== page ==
Jeff is the editor of The Rap Sheet, the senior editor of January Magazine, and the author of five books about regional U.S. history and travel.
Until recently, I hadn’t read a James Bond novel in a very long while. I think the last one was Ian Fleming’s Goldfinger (1959), which I re-read probably a decade ago. Prior to that, I’d picked up two or three of John Gardner’s Bond pastiches from the 1980s and ’90s (though not The Man from Barbarossa, which the author apparently thought was his best). However, I never quite got around to purchasing Raymond Benson’s 007 adventures, Sebastian Faulks’ Devil May Care (which was set in 1967), or Jeffery Deaver’s hotly promoted Carte Blanche. There were just so many other promising books demanding my attention. Having enjoyed most of Fleming’s spy thrillers in my youth, I figured I had pretty much “done” Bond.
But then Ian Fleming Publications--which holds the Bond books copyright--commissioned UK novelist William Boyd to produce a new “official” 007 work. I was very fond of Boyd’s 2006 historical thriller, Restless, and while his other books have been hit-and-miss with me (I was especially disappointed in 2009’s Ordinary Thunderstorms), he can usually be counted on for deftly configured characters and some artistry in his use of the English language. I couldn’t very well ignore the possibilities of what he might be able to do with Fleming’s resourceful, randy master spy.
Solo is certainly not a disappointment. It doesn’t seek to imitate Fleming’s voice or to play it too safe with his protagonist. Neither, though, does it ignore the tropes and traditions of the famous espionage series. We find 007 in these pages reveling in the pleasures to be had from expertly engineered automobiles, finely tailored clothes, bracing cocktails, and lissome ladies. It’s not giving anything away to say that he doesn’t die at the end ... and he lives every page in between to the fullest. That he must also endure deceptions and hostilities is only to be expected. This is, after all, a Bond yarn.
The year is 1969. The half-Scottish, half-Swiss Commander Bond is residing in a spacious Chelsea flat that’s undergoing some remodeling, and ruminating over both his past and present. After celebrating his 45th birthday--alone, save for the posh libations in close attendance--and then becoming enamored of a woman named Bryce Fitzjohn, who’s not much younger than he, 007 is dispatched to the fictional west African nation of Zanzarim, where a civil war has resulted in considerable bloodshed, much to the regret of Her Majesty’s Government. It’s Bond’s job, posing as a journalist with a familiar French news agency, to locate the “tactical genius” who’s leading this rebellion and, presumably, take him out--although his assignment is unusually short of specifics.
Helping to acquaint him with conditions in Zanzarim and the freedom-seeking state of Dahum, is a comely young black woman named Blessing Ogilvy-Grant, the British Secret Service’s local head of station. She accompanies him, as his translator, into Dahum, where they find a remorseless mercenary named Kobus Breed, whose quirk of weeping copiously from one eye--the result of a terrible facial injury--does nothing to curb his penchant for violence. (He’s most fond, it seems, of stringing his adversaries up from fish hooks.) Bond manages to win Breed over a bit by employing his military experience from World War II at a crucial moment. But theirs is a temporary alliance; 007 soon finds a way to undermine the Dahumian force’s faith in its invulnerability, and in the process not only makes an enemy of Breed, but winds up at the ugly end of an automatic pistol.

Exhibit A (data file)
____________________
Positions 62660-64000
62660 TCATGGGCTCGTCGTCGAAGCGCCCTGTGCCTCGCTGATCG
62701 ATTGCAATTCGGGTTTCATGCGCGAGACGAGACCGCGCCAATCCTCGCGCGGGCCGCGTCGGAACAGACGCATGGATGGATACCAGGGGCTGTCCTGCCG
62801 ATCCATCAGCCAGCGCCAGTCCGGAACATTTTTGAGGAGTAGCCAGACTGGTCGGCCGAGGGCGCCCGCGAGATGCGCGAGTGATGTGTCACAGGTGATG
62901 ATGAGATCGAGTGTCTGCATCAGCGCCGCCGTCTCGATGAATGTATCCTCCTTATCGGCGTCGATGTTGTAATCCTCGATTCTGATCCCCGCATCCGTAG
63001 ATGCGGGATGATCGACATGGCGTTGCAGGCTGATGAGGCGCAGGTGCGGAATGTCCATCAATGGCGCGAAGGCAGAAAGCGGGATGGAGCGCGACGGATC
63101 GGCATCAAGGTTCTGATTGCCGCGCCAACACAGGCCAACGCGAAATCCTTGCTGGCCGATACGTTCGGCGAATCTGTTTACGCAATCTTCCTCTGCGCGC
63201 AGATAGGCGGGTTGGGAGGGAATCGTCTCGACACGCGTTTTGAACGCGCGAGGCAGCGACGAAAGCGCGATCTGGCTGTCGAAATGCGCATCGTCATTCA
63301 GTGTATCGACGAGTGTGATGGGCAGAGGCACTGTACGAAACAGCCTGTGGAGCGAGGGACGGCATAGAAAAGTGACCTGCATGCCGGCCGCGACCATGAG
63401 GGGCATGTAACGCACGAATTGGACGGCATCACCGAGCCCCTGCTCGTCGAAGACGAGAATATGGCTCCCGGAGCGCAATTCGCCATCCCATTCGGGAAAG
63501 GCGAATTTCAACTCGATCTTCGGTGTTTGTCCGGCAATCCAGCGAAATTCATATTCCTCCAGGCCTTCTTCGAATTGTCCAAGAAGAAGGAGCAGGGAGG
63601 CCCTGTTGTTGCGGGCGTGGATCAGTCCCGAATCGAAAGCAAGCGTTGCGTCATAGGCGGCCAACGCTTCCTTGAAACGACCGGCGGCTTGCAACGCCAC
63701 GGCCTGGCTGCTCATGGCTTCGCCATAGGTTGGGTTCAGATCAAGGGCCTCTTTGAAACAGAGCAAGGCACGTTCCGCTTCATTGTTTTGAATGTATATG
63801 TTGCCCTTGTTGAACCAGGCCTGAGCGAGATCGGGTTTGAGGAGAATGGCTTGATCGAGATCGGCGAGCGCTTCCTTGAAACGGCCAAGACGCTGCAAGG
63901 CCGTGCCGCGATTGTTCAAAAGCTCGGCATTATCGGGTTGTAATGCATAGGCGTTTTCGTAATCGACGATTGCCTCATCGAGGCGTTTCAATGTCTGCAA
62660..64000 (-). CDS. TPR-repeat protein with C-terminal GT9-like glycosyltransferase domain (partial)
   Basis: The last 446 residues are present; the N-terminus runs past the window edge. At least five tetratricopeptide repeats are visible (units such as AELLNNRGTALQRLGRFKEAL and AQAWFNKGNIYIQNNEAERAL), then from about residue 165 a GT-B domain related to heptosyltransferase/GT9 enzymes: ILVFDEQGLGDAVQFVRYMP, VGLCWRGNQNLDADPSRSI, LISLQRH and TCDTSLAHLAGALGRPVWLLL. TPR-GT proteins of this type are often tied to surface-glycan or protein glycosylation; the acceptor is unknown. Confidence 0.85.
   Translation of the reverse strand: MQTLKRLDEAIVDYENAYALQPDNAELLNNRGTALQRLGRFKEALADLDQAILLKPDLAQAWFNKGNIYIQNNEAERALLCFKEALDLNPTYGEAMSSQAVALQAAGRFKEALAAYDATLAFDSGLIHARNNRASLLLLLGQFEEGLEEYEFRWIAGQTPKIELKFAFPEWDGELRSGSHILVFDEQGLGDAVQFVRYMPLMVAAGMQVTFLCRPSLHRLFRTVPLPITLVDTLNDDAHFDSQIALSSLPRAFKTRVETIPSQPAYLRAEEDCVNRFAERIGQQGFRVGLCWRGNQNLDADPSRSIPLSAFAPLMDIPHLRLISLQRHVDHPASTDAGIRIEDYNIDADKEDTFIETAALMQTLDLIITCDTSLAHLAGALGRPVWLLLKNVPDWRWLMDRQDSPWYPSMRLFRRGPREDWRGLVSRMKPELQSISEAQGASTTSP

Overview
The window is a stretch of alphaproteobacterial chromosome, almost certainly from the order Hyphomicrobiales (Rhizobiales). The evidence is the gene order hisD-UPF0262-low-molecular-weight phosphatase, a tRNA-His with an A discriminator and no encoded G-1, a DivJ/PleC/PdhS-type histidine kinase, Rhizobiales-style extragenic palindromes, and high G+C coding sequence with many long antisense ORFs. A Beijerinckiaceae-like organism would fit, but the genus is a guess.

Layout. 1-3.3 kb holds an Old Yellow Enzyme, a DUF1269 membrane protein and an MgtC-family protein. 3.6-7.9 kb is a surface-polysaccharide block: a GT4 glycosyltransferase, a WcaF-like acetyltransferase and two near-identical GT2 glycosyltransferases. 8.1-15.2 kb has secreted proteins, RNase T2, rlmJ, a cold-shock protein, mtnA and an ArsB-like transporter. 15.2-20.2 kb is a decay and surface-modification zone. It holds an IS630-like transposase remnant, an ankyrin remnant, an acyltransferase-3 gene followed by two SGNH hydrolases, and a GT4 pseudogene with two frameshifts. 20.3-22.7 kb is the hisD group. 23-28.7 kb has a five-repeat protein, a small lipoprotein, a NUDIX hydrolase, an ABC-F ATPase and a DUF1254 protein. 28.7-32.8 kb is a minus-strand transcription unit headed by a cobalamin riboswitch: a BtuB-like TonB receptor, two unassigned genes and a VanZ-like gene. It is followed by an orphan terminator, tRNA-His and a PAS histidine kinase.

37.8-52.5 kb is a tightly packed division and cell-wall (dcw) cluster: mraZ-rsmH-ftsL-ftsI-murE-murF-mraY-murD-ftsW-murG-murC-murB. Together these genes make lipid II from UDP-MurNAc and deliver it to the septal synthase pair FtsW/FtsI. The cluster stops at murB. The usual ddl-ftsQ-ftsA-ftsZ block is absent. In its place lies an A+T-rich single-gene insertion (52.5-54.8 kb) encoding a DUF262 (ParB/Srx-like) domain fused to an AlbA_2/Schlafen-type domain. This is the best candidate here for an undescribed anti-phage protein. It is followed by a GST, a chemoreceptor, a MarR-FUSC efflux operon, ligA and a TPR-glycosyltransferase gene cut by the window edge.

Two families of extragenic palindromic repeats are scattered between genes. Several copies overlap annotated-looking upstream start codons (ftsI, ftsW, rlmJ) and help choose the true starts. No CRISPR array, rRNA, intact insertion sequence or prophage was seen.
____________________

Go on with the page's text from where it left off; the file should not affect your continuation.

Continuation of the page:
To give much more of the plot away would be a disservice to Boyd’s literary endeavors. I will add, though, that James Bond soon winds up in a Scottish hospital, where he decides to exact revenge on Breed & Co. In order to do so, 007 must “go solo,” despite all the Secret Service regulations prohibiting such activities. He jets off for Washington, D.C. (making this the first novel since Benson’s The Facts of Death to send Bond to the States), where he searches for answers to questions that were left unresolved at the end of his Dahum interlude--notably, why it is that an African charity seems to have grown exponentially in the wake of the Zanzarim civil war.
Although there’s ample gun play in these pages (and knife play, as well), readers expecting to find the sorts of whiz-bang gadgetry and cinematic fireworks in Solo that have become familiar from the Bond films might be disappointed. As in Fleming’s original books, this new story is lower on technology than human treachery, and author Boyd--while he succumbs in some ways to the demands of a formulaic thriller--demonstrates a preference for realism that inhibits his ability to cut loose with fantastical but too-convenient plot twists. This is spy fiction for adults who don’t demand a video-game pace in their storytelling. Solo is not perfect: there’s a secondary character here, for instance, who suffers from a lisp, but somehow fails to maintain that impediment throughout his dialogue; and Bond’s inability to recognize that he is putting people in danger by associating with them can be downright maddening. (Really, James, must you be so obtuse?)
Nonetheless, Solo is a consuming work, and William Boyd has made Bond his own. I wouldn’t be at all disappointed if Ian Fleming Publications begged him for a sequel.
This review first appeared at www.therapsheet.com – reprinted with acknowledgement to Jeff Kingston Pierce.
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